Out-Law News | 02 Jun 2004 | 12:00 am |
The proposal is part of a new approach announced yesterday by Ofcom, designed to promote media literacy in the UK – a duty imposed on the regulator by the Communications Act of 2003.
The growth of media technology means that content can be viewed in numerous different ways, each of which is subject to numerous different Codes, regulations and restrictions. All of which means, says Ofcom, that the ability to assess the suitability of content, particularly where children are involved, will depend more and more on the individual viewer.
"Viewers and listeners need to have clear, accurate and timely advice about the nature of content so that they can make an informed choice. This advice can be effectively delivered using a content labeling framework", says Ofcom.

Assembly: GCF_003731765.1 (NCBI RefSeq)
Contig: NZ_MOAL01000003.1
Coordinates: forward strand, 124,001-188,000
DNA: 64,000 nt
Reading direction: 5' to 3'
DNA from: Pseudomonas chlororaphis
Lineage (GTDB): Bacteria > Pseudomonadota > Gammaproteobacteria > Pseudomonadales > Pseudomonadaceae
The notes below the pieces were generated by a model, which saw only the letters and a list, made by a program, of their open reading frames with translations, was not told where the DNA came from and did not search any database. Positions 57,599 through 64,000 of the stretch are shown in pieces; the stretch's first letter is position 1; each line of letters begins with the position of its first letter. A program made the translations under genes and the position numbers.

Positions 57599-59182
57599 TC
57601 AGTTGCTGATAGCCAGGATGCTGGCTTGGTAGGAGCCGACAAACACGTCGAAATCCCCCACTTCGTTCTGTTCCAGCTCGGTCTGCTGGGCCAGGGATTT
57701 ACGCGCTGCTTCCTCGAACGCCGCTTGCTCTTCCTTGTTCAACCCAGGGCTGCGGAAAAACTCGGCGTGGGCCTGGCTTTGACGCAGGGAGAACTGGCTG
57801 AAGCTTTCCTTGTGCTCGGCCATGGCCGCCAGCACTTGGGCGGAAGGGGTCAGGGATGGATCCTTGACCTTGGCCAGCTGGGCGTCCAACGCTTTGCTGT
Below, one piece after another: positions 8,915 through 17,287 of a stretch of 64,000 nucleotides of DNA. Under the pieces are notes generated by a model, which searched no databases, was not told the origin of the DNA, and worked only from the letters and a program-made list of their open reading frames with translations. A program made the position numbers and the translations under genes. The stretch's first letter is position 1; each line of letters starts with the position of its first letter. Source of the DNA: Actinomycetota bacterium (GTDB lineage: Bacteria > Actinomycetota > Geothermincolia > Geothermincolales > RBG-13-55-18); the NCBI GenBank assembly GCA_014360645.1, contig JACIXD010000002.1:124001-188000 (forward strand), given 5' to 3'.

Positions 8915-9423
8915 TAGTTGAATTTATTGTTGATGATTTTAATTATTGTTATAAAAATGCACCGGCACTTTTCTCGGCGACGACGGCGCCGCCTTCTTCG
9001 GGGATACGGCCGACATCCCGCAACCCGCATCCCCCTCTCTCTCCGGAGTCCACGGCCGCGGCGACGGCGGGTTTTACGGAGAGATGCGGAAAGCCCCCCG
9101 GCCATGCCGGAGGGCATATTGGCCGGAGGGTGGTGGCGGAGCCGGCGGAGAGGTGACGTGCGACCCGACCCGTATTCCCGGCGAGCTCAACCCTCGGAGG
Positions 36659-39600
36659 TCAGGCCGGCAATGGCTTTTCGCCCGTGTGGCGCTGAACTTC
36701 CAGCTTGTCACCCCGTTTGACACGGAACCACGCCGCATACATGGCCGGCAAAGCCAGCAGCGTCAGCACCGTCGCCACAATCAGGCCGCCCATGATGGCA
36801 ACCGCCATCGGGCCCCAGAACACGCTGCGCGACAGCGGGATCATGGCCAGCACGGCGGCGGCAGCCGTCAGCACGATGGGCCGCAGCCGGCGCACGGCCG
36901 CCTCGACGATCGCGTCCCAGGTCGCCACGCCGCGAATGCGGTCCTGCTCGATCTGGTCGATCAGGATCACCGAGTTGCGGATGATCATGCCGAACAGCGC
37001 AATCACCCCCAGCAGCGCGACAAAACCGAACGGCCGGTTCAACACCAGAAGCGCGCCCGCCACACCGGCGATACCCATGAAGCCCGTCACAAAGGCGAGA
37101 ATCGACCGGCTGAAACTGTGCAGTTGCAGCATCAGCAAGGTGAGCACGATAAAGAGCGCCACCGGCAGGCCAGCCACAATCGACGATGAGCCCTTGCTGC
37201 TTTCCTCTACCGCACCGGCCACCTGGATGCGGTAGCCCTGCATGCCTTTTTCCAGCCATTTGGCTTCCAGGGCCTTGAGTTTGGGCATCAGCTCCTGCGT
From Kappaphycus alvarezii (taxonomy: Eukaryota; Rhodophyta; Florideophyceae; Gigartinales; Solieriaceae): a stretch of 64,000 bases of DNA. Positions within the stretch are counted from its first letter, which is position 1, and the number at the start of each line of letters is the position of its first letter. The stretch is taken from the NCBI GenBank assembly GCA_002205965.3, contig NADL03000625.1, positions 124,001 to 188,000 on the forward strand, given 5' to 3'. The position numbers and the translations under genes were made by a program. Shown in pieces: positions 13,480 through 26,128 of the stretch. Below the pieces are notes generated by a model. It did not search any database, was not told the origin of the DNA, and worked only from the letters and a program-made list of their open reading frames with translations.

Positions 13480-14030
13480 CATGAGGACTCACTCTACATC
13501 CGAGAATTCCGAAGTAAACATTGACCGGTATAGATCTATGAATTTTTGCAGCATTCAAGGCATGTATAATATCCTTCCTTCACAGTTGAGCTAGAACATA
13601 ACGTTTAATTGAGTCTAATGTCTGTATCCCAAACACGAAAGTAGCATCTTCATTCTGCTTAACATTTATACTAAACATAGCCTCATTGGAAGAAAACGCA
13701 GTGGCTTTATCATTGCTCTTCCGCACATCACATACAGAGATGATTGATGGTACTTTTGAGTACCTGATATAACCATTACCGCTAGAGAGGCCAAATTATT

As a first step, Ofcom will encourage industry to establish a cross-platform working group, that will include such bodies as the BBC, ITV, Channel 4, five, BSkyB, British Board of Film Classification (BBFC), major ISPs and mobile phone operators.
The working group will explore the possibility of creating a common content labelling scheme for electronic audiovisual material delivered across all broadcast and interactive platforms. Ofcom also intends to explore whether labelling schemes will help consumers make more informed choices about electronic media content.
Ofcom has launched a consultation on its proposals and invites responses by 10th August.